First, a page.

Web Content Manager/ Online Exclusive Editor
As a technologist, writer, and advocate for mental health I ask myself: Is life just a compilation of Instagrammable moments and if so, just what is that doing to us?
It’s not news that social media can contribute to the rise of depression and anxiety within our generation, however, it seems to be getting much worse due to the mass of content people are able to access every single day. It has become very easy to get into the trap of feeling bad about our seemingly monotone life when our Instagram/Facebook feeds are filled with happy faces and great memories.
In my personal experience, I had to take a step back from social media for a little while to gain some clarity on the truth behind these singular moments people share with the world. I, myself, am extremely active on social media not only for my job but also in my personal life. I want to connect with as many of my friends, family and new professionals as much as I can. But I noticed that it had become distracting and had been doing more harm than good.
Whenever I had a bad day or was upset I would go on social media to distract myself but then I saw all these happy faces. This left me feeling more isolated: I felt alone in a world of billions of users. For the sake of my mental health: I took a break from social media unless it had to do with my job. I became aware to see how much effort goes into putting together a good instagrammable picture.
There’s editing, lighting, posing; the perfect caption. It became a production. I didn’t want to live my life that way and the beauty of technology is that there’s a choice. The user can decide whether or not he or she wants to use whatever tool there is. Over this time of my social media cleanse, I became so self aware of my behaviors and habits.
What I learned is that social media is addicting; whenever I woke up the first thing I did was check Facebook, Instagram, Snapchat and then thumb through my emails. When I went to bed it was the last thing I checked too.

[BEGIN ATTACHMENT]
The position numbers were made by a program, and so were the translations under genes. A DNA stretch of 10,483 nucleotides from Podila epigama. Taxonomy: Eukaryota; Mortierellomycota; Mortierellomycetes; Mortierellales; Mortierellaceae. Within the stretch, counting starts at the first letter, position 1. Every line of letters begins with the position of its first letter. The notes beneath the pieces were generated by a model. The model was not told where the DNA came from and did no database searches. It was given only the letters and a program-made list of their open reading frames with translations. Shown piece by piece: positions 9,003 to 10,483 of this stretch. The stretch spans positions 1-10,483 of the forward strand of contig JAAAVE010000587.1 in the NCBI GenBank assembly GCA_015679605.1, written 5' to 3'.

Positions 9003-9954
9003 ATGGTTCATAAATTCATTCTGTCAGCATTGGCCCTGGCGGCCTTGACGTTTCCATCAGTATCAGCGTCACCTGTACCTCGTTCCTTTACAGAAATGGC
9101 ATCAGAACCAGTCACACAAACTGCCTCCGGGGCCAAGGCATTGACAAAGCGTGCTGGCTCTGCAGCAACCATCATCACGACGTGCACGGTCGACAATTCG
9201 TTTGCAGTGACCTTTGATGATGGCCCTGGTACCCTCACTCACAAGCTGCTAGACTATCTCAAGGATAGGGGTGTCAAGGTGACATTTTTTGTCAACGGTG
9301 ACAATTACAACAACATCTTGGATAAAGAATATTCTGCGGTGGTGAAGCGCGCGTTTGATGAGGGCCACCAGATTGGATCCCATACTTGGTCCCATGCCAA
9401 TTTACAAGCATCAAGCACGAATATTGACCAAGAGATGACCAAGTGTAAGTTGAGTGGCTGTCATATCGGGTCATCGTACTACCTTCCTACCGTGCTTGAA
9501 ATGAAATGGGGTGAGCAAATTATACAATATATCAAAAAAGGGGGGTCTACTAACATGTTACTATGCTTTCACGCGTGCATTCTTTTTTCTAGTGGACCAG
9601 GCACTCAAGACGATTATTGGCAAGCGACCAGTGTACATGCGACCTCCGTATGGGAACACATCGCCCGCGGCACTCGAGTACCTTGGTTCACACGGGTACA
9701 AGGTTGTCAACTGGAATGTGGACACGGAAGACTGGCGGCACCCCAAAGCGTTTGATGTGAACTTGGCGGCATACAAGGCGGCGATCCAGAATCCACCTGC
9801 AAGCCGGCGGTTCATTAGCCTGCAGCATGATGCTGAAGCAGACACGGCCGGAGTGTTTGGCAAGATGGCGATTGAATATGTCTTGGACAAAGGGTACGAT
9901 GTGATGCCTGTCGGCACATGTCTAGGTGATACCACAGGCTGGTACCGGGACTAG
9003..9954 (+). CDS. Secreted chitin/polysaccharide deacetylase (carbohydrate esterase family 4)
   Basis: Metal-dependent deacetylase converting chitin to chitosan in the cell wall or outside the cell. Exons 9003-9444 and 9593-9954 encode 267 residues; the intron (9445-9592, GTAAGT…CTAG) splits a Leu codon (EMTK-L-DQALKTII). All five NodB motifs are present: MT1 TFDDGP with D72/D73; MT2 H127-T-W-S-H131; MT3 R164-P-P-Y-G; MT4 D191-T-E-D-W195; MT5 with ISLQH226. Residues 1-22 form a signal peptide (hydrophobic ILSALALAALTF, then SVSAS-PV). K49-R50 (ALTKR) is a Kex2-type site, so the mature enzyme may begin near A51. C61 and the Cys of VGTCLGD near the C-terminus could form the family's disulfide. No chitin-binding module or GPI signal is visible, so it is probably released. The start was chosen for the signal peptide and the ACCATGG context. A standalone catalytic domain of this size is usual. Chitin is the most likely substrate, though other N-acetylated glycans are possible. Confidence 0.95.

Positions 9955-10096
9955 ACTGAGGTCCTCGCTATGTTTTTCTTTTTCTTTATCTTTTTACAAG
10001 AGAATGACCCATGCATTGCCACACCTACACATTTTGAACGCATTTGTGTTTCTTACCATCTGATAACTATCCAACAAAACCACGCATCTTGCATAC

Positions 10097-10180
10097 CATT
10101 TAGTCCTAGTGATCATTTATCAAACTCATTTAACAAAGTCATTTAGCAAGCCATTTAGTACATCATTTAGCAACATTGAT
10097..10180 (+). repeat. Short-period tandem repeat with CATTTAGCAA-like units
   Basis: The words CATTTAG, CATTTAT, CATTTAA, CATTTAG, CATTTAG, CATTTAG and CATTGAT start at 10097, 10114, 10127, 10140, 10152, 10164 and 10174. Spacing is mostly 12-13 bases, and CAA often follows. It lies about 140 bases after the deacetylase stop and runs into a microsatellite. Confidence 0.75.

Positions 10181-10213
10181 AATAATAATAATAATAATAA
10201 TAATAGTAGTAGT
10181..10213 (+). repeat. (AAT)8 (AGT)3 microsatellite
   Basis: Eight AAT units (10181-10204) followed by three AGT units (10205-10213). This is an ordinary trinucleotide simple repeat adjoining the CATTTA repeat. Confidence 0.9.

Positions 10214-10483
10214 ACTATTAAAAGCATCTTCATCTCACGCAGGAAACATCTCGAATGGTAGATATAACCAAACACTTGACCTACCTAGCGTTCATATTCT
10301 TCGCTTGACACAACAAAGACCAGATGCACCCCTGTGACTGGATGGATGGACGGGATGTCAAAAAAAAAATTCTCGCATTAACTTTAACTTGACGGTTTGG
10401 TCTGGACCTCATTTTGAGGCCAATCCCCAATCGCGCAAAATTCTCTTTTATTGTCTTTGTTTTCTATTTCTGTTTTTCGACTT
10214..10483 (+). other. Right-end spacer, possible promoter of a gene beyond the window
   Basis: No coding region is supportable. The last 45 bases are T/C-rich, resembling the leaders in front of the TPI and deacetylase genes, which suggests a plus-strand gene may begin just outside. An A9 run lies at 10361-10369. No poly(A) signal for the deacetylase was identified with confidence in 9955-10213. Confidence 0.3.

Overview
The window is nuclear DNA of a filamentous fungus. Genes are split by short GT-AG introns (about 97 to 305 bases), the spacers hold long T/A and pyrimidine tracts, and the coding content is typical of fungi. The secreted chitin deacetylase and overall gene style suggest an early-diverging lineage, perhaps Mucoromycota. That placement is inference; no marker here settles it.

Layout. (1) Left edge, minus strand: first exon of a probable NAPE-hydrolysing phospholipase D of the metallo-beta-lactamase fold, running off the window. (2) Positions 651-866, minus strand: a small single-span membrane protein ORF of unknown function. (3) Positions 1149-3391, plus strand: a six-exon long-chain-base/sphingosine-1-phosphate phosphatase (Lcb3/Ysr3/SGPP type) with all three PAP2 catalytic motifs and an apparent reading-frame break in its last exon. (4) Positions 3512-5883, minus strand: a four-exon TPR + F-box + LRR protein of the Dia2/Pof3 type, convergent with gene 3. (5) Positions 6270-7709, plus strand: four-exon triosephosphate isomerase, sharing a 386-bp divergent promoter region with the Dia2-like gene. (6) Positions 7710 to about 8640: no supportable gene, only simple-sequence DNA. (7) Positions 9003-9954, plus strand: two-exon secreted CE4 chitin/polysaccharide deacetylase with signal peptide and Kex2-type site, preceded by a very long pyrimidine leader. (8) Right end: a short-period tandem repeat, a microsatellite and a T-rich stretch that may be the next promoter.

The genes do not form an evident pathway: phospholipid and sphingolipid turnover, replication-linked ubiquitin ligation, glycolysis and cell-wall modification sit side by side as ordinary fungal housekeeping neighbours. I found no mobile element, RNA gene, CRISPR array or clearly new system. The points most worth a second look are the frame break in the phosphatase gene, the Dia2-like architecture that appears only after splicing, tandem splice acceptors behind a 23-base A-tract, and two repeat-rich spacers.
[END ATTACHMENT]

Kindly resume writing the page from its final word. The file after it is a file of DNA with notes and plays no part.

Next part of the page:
It was insane, I was always on my phone. Without those notifications coming in, the urge to check my phone became less. Going through my social media feed became a large part of my morning and evening. It became exhausting.
I was surprised I didn’t really miss it. I thought this was going to be hard, but I was pleasantly surprised. I was so ready to do this and finally pull the plug. I wasn’t surrounded by the excess noise and content.
I was shocked by how much I enjoyed not having things to check, people to keep Snapchat streaks with, and be bombarded by content. As The Carolinian’s web content manager, this is my job. You’d think I would miss it. Not even in the slightest because I kept up with my professional obligations.
It brought me closer to my friends. My friends were supportive of me going on this social media hiatus and respected my decision. Whenever we would hang out they were aware that I wasn’t on social media so they would reframe on going on it themselves. This led to some really amazing moments that the rest of the world didn’t need to see.
I will say that when I was hanging out with my friends and we were going out to eat or having a girls night I felt an urge to share. I easily could’ve re-downloaded those apps but I chose not to because what’s the point? It was funny to me to see the texts of people reaching out to me saying: “Did you die? Where’d you go?” It made me aware of the people in my life who were close to me deeper than on social media.
Social Media has a lot to do with perspective. People will share what they want you to see. It’s easy to forget that at the end of the day the people you see online and in reality shows are people at the end of the day. They share the same insecurities you may feel. Overall, this experience made me realize how much of our time we spend on our phones. It wasn’t as bad as I thought it was going to be. I think depending on your personality and usage of social networking a cleanse may be helpful.